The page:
Results of early field testing (ANTX) exercise show great promise for the use of ROWS on small robotic vehicles such as the Army’s SMET or the USMC’s UGV. The ability to deploy the massive firepower of the M2 with dismounted troops is a new capability, one which will improve the lethality of a small group of dismounted soldiers. Further, the ability for the forward forces to carry (on the robotic vehicle) an all-weather, day-night surveillance capability with a range of several kilometers. Or to deploy a mobile C-UAS capability that can keep up with and cover small units are capabilities that should enhance both situational awareness and force protection for these units. The reconfigurability of the modular payload system allows maximum use of robotic vehicles by providing differing capabilities for different missions. Further, since all of these systems can be operated from a standoff distance by the soldiers, they can run the operations from undercover, thereby enhancing infantry platoon survivability.
Practical Applications for the Dismounted Infantry Platoon:
All three of the modular payload systems described here have practical applications for dismounted platoons. The situational awareness provided by the Mantis payload can be used by scouts, looking to find enemy forces at a distance. The ability of the T360 payload to fire the M2 system brings a dimension of additional lethality (with mobility) to ground troops that cannot be currently achieved. Finally, the CUAS payload provides force protection by denying the enemy forces the ability to use small UAS for surveillance or fire direction/control.
Recap: Addressing the Benefits for the Dismounted Infantry Platoon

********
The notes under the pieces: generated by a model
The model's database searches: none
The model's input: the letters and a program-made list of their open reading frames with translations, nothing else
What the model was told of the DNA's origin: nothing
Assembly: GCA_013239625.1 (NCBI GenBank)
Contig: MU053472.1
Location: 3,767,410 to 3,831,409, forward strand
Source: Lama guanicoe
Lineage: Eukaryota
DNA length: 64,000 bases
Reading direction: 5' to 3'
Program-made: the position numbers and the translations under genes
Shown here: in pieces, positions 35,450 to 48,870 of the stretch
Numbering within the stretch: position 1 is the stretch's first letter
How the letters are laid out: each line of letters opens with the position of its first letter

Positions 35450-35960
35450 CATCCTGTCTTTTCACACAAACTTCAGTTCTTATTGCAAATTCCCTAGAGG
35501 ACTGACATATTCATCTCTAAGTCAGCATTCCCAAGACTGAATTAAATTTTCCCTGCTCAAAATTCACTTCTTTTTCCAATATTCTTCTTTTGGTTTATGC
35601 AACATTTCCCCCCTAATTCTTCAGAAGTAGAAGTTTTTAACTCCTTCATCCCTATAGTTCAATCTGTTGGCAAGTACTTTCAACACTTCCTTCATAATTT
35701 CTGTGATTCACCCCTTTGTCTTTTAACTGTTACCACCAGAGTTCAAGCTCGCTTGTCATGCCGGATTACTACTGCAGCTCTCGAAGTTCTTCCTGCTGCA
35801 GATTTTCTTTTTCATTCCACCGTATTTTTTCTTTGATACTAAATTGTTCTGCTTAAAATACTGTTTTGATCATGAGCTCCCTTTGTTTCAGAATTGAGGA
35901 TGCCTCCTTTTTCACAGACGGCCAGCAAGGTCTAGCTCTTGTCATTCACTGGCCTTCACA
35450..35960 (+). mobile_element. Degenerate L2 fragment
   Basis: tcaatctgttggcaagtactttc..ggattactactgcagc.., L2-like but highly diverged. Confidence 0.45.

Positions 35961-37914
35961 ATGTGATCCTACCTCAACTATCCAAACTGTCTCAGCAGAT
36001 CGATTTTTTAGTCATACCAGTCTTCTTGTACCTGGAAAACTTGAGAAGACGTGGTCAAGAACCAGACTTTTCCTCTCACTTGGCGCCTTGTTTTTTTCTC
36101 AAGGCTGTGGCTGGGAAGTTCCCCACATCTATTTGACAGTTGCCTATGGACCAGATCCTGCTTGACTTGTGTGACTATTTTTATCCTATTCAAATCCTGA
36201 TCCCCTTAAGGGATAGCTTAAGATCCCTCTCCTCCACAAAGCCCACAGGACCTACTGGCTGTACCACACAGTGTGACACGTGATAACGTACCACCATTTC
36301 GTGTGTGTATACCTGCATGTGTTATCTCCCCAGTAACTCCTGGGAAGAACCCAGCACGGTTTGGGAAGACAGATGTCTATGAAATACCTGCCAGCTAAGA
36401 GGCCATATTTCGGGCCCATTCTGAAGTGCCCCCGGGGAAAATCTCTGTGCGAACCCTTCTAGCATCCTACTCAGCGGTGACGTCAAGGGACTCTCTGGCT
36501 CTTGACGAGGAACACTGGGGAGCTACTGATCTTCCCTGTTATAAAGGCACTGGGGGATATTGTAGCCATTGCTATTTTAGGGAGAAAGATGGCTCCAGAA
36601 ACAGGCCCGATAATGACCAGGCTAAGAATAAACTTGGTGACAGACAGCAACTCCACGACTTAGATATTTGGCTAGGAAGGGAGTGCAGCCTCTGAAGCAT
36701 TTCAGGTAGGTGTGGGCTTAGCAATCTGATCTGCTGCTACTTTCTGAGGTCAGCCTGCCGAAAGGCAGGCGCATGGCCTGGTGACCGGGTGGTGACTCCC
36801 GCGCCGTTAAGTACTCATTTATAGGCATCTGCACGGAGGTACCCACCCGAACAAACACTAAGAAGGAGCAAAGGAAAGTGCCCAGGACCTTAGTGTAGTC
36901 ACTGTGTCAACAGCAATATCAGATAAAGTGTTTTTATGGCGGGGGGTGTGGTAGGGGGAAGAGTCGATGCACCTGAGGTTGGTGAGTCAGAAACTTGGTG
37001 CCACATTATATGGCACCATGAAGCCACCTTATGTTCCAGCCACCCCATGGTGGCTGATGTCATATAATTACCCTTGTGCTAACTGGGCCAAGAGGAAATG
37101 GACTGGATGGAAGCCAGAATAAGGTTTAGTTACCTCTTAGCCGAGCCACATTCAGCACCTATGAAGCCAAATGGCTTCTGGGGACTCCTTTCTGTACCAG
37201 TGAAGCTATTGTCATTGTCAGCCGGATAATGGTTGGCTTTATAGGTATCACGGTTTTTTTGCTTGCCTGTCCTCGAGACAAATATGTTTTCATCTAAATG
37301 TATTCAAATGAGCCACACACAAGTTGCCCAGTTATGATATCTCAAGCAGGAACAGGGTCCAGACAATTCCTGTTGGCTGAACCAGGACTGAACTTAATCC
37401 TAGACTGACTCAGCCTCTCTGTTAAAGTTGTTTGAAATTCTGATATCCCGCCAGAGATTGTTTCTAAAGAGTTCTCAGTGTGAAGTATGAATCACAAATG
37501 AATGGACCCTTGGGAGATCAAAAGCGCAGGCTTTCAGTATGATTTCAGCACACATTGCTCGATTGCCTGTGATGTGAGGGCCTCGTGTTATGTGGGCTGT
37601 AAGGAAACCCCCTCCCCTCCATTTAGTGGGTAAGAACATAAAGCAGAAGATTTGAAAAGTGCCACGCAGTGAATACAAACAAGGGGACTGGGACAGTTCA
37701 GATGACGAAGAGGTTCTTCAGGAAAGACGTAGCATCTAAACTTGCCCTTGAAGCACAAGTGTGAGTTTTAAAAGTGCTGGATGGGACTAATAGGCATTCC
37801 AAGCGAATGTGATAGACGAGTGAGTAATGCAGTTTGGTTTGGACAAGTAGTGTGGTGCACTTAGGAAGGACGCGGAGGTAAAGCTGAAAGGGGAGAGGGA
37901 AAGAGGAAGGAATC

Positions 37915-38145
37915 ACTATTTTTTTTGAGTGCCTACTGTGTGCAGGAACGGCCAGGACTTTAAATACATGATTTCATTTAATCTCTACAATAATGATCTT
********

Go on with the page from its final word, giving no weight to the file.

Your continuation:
These modular payloads demonstrate new capabilities that are available to the warfighter. Each of these systems weighs more than what an individual soldier can carry, the fact that a small robotic vehicle can transport them directly onto the battlefield and allow their immediate use means that advanced capabilities that were previously unavailable to maneuver units are now practical. The applications presented here are only three examples of such abilities; in the future, other capabilities (perhaps for other weapons systems, or other advanced surveillance capabilities) will undoubtedly be available.
The modern dismounted platoon requires increased weapon effectiveness, responsiveness, and enhanced ground mobility and area denial. Supply the platoon with a mobile T-360 RWS mounting their M2 .50 machine guns would provide all four necessary improvements for the platoon and squad effectiveness and lethality. The T-360 RWS gives the advantage of strategic mobility and firepower at the most vital level of attack, the platoon. TRAP T-360 with the W-MUTT is the force multiplier in a straightforward aspect.
Infantry, once delivered to their objective, say an LZ or airfield objective, their tactical mobility is limited. The Modular Mission Payloads offered in this paper mounted on the US Army Ground Mobility Vehicle, (GMV) such as the GD Flyer gives the platoon or squad the ability to maneuver quickly with more lethality (T-360 RWS) and understand their enemy targets ( MANTIS 360) or counter UAV with the LYCAN C-UAV system. All are mobile, easily integrated solutions for advanced platoon warfare.
- Situational Awareness
All three systems described here offer to increase the awareness of the platoon on the battlefield. The T-360 offers a weapons sensor package with a laser range finder, thermal night vision camera, and day camera. The MANTIS offers 360 thermal and day camera panoramas giving the troops a short- and long-range view of everything around them in two easily viewed images. The LYCAN, as well, provides 360-degree views of the battlefield and the sky above. UAVs are exceedingly difficult to see and target against an atmosphere during the day or night time. This improvement to the platoon’s awareness of enemy movement, day or night, will be dramatically improved as well as their ability to fight and survive.
These three technologies, coupled with human-crewed or uncrewed ground vehicles, will allow light infantry sustainability. The ammunition, food, water, and other consumables that they depend on are primarily dependent on what each soldier can carry. The UGV’s with new modular technologies and support and sustain the platoon in vastly increased capacity and lighten a load of soldiers in the field.